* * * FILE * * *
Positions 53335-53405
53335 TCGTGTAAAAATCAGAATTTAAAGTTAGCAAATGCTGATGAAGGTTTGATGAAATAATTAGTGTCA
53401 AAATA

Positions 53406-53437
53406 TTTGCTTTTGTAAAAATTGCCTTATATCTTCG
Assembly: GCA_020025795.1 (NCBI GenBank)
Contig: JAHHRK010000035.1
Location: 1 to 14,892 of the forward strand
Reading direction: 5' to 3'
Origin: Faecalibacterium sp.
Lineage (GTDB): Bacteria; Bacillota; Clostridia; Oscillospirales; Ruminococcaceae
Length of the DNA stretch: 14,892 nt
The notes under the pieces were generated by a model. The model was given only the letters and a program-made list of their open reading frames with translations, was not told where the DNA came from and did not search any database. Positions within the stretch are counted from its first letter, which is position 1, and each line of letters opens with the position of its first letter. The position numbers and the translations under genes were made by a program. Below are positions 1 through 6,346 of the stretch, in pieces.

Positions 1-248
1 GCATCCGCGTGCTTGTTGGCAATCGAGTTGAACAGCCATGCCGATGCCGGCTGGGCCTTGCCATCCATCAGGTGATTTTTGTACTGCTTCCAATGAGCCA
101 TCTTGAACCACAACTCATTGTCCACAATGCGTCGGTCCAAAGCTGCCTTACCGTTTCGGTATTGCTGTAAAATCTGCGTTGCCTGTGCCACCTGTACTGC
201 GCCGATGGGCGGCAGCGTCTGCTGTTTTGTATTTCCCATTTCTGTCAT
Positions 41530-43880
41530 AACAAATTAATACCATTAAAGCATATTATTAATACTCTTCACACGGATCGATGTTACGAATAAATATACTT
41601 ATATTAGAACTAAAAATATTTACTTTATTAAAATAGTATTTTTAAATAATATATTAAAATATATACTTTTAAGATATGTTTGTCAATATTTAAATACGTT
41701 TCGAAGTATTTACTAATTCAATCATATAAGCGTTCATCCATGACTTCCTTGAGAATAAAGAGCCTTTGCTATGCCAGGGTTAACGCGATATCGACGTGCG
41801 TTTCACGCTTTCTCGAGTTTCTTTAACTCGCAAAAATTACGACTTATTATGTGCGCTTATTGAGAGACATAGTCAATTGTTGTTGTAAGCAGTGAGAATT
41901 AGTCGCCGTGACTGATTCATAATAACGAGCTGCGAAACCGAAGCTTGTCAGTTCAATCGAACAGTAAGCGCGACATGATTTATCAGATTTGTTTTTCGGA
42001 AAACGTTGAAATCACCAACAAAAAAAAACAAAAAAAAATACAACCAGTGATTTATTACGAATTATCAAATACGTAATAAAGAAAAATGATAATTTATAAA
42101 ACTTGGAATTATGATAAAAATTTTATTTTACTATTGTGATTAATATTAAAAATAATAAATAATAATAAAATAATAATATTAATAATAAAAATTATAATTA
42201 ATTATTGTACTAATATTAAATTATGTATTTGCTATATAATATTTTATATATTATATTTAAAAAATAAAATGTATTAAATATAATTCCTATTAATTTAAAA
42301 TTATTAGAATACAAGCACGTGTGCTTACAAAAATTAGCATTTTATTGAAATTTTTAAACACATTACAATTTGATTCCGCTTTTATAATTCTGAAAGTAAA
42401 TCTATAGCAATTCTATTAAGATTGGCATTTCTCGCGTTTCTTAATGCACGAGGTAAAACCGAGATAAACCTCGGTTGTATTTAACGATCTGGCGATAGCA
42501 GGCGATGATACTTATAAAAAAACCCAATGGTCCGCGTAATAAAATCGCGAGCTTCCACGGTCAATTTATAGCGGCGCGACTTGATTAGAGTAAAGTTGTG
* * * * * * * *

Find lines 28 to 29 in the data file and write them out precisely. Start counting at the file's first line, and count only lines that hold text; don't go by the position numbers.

42401 TCTATAGCAATTCTATTAAGATTGGCATTTCTCGCGTTTCTTAATGCACGAGGTAAAACCGAGATAAACCTCGGTTGTATTTAACGATCTGGCGATAGCA
42501 GGCGATGATACTTATAAAAAAACCCAATGGTCCGCGTAATAAAATCGCGAGCTTCCACGGTCAATTTATAGCGGCGCGACTTGATTAGAGTAAAGTTGTG